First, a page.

$\begin{array}{cc}{x}_{2}^{\left(1\right)}\left(k\right)=\sum _{j=1}^{k}{x}_{2}\left(j\right),k=1,2,\dots \text{\hspace{1em}},n& \left(B\mathrm{.2}\right)\\ {Z}_{2}^{\left(1\right)}\left(k\right)=\frac{{x}_{2}^{\left(1\right)}\left(k\right)+{x}_{2}^{\left(1\right)}\left(k+1\right)}{2},k=1,2,\dots \text{\hspace{1em}},n1& \left(B\mathrm{.3}\right)\\ {C}_{2}=\sum _{k=2}^{n}{z}_{2}^{\left(1\right)}\left(k\right)& \left(B\mathrm{.4}\right)\\ {D}_{2}=\sum _{k=2}^{n}{x}_{2}\left(k\right)& \left(B\mathrm{.5}\right)\\ {E}_{2}=\sum _{k=2}^{n}{z}_{2}^{\left(1\right)}\left(k\right)\xb7{x}_{2}\left(k\right)& \left(B\mathrm{.6}\right)\\ {F}_{2}=\sum _{k=2}^{n}{{z}_{2}^{\left(1\right)}\left(k\right)}^{2}& \left(B\mathrm{.7}\right)\\ {a}_{2}=\frac{{C}_{2}{D}_{2}\left(n1\right){E}_{2}}{\left(n1\right){F}_{2}{C}_{2}^{2}}& \left(B\mathrm{.8}\right)\\ {b}_{2}=\frac{{D}_{2}{F}_{2}{C}_{2}{E}_{2}}{\left(n1\right){F}_{2}{C}_{2}^{2}}& \left(B\mathrm{.9}\right)\end{array}$

[0040]
The second predictive sequence 206, corresponding to the second sequence 204, comprising a plurality of predictive traffic data elements w_{2}(k), is obtained by substituting a_{2}, b_{2 }and the first value of the second sequence 204, x_{2}(1), into equations B.10 and B.11:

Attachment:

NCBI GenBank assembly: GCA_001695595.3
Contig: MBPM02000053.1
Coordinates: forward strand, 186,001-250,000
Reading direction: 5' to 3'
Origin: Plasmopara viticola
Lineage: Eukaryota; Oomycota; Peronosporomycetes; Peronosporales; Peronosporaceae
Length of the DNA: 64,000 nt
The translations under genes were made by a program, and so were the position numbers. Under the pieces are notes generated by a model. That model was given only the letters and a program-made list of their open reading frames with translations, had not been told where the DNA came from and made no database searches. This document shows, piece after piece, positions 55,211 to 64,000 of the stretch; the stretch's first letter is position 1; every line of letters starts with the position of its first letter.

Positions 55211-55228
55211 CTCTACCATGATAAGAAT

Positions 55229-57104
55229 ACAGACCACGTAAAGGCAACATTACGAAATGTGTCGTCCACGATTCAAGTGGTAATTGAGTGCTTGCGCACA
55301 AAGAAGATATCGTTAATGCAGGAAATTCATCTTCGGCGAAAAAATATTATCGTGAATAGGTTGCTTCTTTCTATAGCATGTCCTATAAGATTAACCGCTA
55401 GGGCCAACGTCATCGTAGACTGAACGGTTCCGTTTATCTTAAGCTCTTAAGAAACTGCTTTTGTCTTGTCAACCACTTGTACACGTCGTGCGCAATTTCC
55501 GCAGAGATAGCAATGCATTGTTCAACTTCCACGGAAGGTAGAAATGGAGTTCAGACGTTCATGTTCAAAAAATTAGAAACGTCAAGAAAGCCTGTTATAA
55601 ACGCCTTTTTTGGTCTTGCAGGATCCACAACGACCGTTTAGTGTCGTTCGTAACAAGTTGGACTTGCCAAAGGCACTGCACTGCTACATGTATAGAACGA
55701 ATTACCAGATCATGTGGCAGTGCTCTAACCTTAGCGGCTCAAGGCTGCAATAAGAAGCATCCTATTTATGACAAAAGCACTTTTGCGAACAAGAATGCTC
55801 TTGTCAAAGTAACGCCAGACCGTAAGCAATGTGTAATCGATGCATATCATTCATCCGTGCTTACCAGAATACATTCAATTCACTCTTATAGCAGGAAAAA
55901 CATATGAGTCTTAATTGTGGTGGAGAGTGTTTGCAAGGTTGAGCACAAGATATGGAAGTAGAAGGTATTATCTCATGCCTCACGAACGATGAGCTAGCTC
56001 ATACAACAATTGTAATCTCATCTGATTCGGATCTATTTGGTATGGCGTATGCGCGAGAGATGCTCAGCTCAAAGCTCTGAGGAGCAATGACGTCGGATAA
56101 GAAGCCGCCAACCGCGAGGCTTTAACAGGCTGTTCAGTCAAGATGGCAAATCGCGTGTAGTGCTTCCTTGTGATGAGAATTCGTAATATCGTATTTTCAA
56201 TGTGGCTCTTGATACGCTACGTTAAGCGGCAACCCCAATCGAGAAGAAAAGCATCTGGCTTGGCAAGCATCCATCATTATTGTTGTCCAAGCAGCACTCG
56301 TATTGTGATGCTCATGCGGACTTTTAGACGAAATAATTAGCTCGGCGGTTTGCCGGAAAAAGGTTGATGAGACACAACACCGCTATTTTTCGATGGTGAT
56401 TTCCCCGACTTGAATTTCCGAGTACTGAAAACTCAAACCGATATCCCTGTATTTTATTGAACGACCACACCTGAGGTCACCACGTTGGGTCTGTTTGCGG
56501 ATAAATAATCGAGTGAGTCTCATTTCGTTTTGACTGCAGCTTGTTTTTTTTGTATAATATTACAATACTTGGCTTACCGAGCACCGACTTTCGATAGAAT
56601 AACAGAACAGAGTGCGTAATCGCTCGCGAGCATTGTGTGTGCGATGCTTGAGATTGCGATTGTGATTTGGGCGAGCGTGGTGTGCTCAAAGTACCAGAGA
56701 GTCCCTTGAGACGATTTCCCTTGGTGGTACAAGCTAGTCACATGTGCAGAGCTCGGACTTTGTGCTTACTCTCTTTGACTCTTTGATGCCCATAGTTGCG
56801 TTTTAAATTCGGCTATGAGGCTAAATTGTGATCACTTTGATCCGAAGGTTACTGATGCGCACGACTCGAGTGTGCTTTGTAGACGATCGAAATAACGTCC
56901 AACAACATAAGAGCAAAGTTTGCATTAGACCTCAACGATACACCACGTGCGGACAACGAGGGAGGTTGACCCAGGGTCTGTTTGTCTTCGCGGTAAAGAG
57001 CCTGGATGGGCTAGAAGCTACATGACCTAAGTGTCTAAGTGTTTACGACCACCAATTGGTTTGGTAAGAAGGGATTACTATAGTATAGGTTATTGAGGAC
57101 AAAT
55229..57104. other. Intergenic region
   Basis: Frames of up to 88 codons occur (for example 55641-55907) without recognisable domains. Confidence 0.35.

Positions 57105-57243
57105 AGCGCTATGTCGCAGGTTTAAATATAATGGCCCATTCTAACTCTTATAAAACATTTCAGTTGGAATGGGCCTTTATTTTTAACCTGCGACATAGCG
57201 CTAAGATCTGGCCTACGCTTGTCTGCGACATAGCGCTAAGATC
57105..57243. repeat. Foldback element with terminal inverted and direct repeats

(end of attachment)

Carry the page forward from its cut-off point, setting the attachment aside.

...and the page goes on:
$\begin{array}{cc}{w}_{2}^{\left(1\right)}\left(k+1\right)=\left({x}_{2}\left(1\right)\frac{{b}_{2}}{{a}_{2}}\right)\xb7{e}^{{a}_{2}\left(k\right)}+\frac{{b}_{2}}{{a}_{2}}& \left(B\mathrm{.10}\right)\end{array}$
w _{2}(k)=w _{2} ^{(1)}(k)−w _{2} ^{(1)}(k−1), k=1, 2, . . . , n (B.11)

[0041]
Similarly, inaccuracy e′_{2 }between the second predictive sequence 206 and the second sequence 204 can be obtained with equation E.2:
${e}_{2}^{\prime}\left(k\right)=\sum _{k=1}^{n}{\left(\frac{{w}_{2}\left(k\right){x}_{2}\left(k\right)}{{x}_{2}\left(k\right)}\right)}^{2}$

[0042]
In conclusion, in
FIG. 2 a, the first predictive sequence
205 is obtained with the first model generated from the first sequence
203, and in
FIG. 2 b, the second predictive sequence
206 is obtained with the second model generated form the second sequence
204. A difference d
_{2 }between e
_{2 }and e′
_{2 }is therefore obtained:
d _{2} =e′ _{2} −e _{2} (E.3)

 and variation σ_{2 }is obtained from equation E.4.
σ_{2}={square root}{square root over (e _{2})} (E.4)

[0044]